A weed declared noxious in areas outside Penrith is rapidly spreading across the region and action must be taken before it threatens the area’s national parks, according to a local councillor.
Cr Kevin Crameri said he was alarmed at the spread of the weed, Apple of Sodom (Solanum linnaeanum), at land around the Emu Plains Correctional Centre, and warned immediate action must be taken to prevent it spreading further.
“In the last six months it must have really taken over,” he told the November 27 council meeting. “It’s only a short flight for birds to go to the national parks, and it’s going to spread like wildfire through the national parks. It’s going to make it very hard to control or eradicate.
“If we don’t do anything, no human will be able to walk through that paddock [at the correctional centre] in 12 months time.”
Cr Crameri raised the issue in February of this year, moving that landowners who failed to control the spread of weeds such as Fireweed (Senecio madagascariensis) and Apple of Sodom on their properties should lose their rural rates discount.
Landowners using their property for rural purposes such as grazing cattle or market gardening currently receive a 50 per cent discount on full rates under the rural rating system, and Cr Crameri believed the move could help contain the spread of weeds.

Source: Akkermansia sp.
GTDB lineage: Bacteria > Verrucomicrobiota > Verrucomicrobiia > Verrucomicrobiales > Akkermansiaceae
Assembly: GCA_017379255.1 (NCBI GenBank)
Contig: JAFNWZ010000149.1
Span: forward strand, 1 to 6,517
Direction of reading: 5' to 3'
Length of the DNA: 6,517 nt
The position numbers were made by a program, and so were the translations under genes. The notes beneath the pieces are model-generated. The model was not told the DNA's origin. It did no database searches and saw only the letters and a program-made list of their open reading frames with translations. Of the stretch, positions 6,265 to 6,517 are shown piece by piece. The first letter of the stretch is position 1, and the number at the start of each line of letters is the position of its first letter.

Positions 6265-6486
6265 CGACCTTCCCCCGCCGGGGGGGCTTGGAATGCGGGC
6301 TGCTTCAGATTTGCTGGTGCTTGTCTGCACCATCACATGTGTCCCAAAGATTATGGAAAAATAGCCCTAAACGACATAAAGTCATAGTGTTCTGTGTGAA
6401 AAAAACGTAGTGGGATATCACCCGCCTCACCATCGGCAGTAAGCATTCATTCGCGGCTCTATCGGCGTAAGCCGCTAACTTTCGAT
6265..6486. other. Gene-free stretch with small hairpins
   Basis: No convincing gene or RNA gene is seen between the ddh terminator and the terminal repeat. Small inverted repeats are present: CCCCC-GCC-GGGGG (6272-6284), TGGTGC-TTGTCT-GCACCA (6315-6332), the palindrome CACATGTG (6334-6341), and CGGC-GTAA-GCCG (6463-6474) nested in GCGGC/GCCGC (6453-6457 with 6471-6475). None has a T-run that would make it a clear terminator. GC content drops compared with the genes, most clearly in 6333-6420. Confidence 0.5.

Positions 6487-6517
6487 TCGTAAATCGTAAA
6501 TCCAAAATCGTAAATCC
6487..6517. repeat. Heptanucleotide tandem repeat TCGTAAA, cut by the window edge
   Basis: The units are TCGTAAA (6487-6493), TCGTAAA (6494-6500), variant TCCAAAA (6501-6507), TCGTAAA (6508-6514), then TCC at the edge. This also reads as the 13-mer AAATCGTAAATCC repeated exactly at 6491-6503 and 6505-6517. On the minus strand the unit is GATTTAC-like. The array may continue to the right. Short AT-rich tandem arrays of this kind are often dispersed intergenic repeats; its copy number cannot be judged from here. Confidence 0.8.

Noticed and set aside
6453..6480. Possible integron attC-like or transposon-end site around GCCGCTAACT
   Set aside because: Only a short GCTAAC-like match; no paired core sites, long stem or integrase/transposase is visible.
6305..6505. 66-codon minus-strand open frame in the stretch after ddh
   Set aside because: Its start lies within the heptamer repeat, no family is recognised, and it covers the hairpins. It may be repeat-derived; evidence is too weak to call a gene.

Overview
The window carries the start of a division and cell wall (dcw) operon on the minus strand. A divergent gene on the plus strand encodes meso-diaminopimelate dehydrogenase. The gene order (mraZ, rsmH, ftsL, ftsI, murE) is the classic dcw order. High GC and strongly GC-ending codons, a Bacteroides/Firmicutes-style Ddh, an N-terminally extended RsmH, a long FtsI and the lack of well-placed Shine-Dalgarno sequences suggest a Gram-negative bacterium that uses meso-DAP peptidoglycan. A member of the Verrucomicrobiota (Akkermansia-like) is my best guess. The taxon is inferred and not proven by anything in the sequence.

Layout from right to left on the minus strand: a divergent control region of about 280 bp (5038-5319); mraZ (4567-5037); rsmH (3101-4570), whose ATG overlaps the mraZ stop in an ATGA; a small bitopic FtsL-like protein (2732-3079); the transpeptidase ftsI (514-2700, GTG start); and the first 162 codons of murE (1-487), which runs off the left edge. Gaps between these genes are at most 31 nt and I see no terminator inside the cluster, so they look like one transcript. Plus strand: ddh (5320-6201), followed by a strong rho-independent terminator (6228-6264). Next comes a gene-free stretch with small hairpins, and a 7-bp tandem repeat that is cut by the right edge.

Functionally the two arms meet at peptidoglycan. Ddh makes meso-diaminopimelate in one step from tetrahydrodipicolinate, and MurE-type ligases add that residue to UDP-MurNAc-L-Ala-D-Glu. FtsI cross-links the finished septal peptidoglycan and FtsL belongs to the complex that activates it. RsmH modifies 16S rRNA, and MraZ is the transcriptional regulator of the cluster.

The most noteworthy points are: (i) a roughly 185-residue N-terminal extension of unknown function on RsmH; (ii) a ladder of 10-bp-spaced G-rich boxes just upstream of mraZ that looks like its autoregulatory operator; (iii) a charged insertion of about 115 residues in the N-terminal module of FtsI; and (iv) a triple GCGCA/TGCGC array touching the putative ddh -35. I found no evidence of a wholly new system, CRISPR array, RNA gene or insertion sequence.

Fireweed is toxic to livestock and causes liver damage, while Apple of Sodom not only forms dense thickets that provide cover for feral animals, it also produces bitter and poisonous fruit.
Hawkesbury River County Council sprays class one noxious weeds for Penrith City Council, however Apple of Sodom has not been declared as a class one weed in the Penrith Local Government Area (LGA).
Cr Crameri wanted council to video and photograph the weeds and send the files to government representatives as high up as the prime minister as well as various state and federal agencies, and called for council to clean up its own land.
“This council has not gone out and taken these bushes off the roadside on their land,” he said.
Mayor John Thain suggested getting a memo from Hawkesbury River County Council outlining their view of the issue.